# Two definitions of the tensor product and their relation

I have seen two different definitions of the tensor product and I am asking about their relation.

1. Definition (for modules in most abstract algebra books). Given two vector spaces $U$ and $V$ over $F$, the tensor product $T = U \otimes V$ is a vector space $T$ over $F$ together with a bilinear map $\pi : U \times V \to T$ such that every bilinear map on $U$ and $V$ factors through $T$ (by a unique linear map). This could easily be extended to the tensor product of an arbitrary but finite number of vector spaces.

2. Definition (from Spivak, Calculus on Mainfolds and Munkres, Analysis on Mainfolds). Given a vector space $V$ over $F$, the $k$-fold tensor is the set of all multilinear maps from $V^k$ to $F$ (hence the tensor product of two spaces is the set of bilinear maps).

What is the relation of Definition 1 and Definition 2?

The first definition gives an isomorphism $\operatorname{Bilin}(U, V, F) \cong L(U \otimes V, F)$ as the correspondence giving the unique linear map is linear. In general this gives an isomorphism between the $k$-fold multilinear maps and the linear maps from the $k$-fold tensor product to $F$ (note that we have not used the property to its full extend, as it also holds for bilinear maps not having their image in $F$, but lets restrict to that case).

But still this does not identifies the tensor product itself with the multilinear maps, but just those maps with the dual of the tensor product (which might in general not equal the tensor product itself)?

When we start from Definition 2, I am not quite sure how to show the universal property from Definition one. So lets consider the $2$-fold tensor product of $V$ over $F$, then we have to show that $\operatorname{Bilin}(U,V, F)$ fulfills this (universal) property. The only possible way that comes to my mind is to define $$\pi(u,v) = u^{\ast} \cdot v^{\ast}$$ where $u^{\ast}$ and $v^{\ast}$ denote the correspoding dual elements of $V^{\ast}$ (after choosing a basis in $V$ and thereby having a dual basis in $V^{\ast}$ according to the usual construction, see here). And if $\varphi : U \times V \to F$ is another bilinear map, we have to show that $$\varphi(u,v) = h(u^*\cdot v^*)$$ for a unique linear map, if we define $h$ that way (using that $u \mapsto u^{\ast}$ in injective) we could show that it is linear (using $\{ e_i^{\ast}\}$ and some computations). But in general $\{ u^{\ast} \mid u \in V \}\ne V^{\ast}$, so it is not clear to me how to extend $h$ to all of $\mbox{Bilin}(U,V,F)$, hence this only works in the case of reflexivity (which include the finite-dimensional vector spaces).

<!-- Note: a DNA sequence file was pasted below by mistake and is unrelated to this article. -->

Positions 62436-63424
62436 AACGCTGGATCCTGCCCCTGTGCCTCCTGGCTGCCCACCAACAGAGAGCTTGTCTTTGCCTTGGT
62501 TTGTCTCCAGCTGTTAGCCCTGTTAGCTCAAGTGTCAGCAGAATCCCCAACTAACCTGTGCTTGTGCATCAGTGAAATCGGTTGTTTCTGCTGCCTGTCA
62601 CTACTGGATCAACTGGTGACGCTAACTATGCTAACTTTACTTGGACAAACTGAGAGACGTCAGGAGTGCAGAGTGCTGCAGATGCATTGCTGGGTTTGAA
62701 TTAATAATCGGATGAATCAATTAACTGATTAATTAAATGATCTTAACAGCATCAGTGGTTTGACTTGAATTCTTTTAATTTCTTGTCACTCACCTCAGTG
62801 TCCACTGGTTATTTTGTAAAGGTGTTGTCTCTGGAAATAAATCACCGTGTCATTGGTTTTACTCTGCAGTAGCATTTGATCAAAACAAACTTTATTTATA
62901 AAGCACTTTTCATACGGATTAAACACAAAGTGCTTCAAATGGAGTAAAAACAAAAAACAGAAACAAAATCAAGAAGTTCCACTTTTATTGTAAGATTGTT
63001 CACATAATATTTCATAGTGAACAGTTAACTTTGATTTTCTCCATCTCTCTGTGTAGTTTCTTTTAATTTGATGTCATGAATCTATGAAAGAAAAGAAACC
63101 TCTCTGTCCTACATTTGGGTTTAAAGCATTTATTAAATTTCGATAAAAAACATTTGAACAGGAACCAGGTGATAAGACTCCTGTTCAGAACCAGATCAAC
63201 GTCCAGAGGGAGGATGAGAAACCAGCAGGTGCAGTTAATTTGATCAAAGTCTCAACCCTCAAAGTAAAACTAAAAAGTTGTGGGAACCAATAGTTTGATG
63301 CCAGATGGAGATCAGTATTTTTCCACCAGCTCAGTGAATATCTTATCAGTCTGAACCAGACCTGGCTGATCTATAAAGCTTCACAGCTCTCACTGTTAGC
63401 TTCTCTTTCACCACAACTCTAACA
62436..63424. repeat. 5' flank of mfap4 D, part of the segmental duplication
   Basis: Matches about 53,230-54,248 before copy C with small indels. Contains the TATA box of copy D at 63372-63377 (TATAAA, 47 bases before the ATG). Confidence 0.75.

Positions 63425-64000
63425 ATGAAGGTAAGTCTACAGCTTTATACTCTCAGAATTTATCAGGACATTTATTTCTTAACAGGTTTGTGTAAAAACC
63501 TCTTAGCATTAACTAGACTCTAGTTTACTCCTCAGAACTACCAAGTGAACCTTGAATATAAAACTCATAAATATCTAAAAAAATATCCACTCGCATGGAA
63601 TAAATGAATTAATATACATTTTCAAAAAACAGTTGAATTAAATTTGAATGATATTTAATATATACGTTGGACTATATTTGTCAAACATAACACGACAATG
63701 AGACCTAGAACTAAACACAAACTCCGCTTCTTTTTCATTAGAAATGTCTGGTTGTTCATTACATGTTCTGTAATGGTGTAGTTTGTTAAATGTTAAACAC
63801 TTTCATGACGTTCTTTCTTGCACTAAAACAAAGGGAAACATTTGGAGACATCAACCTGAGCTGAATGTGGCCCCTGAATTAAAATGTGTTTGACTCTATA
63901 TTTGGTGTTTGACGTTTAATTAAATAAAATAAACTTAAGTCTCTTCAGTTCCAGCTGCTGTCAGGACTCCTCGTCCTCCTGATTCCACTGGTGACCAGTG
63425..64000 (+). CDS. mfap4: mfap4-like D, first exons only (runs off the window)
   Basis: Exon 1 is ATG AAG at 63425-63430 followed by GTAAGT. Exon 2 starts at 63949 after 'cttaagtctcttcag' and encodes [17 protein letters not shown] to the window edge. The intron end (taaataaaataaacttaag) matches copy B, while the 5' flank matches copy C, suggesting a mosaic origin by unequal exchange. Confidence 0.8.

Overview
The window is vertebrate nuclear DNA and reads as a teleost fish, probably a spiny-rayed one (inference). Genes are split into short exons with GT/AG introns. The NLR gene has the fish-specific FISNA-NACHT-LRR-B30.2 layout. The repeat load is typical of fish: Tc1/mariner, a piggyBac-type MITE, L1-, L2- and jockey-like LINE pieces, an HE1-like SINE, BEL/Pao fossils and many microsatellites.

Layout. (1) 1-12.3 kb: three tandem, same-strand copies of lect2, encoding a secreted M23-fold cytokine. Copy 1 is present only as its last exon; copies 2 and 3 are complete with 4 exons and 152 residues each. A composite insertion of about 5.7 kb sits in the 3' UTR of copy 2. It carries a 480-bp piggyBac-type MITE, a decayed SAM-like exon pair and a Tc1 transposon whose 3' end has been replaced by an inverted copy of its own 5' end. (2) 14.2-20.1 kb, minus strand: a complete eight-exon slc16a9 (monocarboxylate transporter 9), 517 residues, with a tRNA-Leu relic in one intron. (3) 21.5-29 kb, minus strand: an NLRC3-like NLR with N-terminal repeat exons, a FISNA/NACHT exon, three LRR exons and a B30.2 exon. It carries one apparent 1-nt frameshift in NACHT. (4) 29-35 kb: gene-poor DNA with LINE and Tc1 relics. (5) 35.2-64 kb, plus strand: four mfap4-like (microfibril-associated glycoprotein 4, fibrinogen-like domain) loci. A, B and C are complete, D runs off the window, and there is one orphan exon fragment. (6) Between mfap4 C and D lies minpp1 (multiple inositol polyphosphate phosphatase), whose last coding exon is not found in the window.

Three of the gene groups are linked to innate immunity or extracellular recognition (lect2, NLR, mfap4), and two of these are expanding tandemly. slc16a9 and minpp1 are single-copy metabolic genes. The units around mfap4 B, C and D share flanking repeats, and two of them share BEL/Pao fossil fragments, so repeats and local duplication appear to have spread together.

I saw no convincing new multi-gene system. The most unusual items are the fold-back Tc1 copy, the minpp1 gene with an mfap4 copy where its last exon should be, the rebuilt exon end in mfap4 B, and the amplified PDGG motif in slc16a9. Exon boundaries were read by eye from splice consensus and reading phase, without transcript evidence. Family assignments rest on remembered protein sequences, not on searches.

So what I have done just works for reflexive vector spaces, but am I on the right track? Maybe there are simpler arguments, and Munkres does not restrict his definition to finite-dimensional vector spaces only, so does it makes sense to define the tensor product like in definition two, but then how does it relate to definition one?

## 1 Answer

Definition 2 is actually the dual of the tensor product of $n$ copies of $V$. One can show that if $V$ is finite dimensional, then one has a canonical isomorphism $$(V\otimes\cdots\otimes V)^*\cong V^*\otimes\cdots\otimes V^*.$$ If moreover we fix a basis of $V$ (or more generally an inner product), then we have a canonical isomorphism $V\cong V^*$, so that the two definitions coincide. However, the "correct" definition is the first one.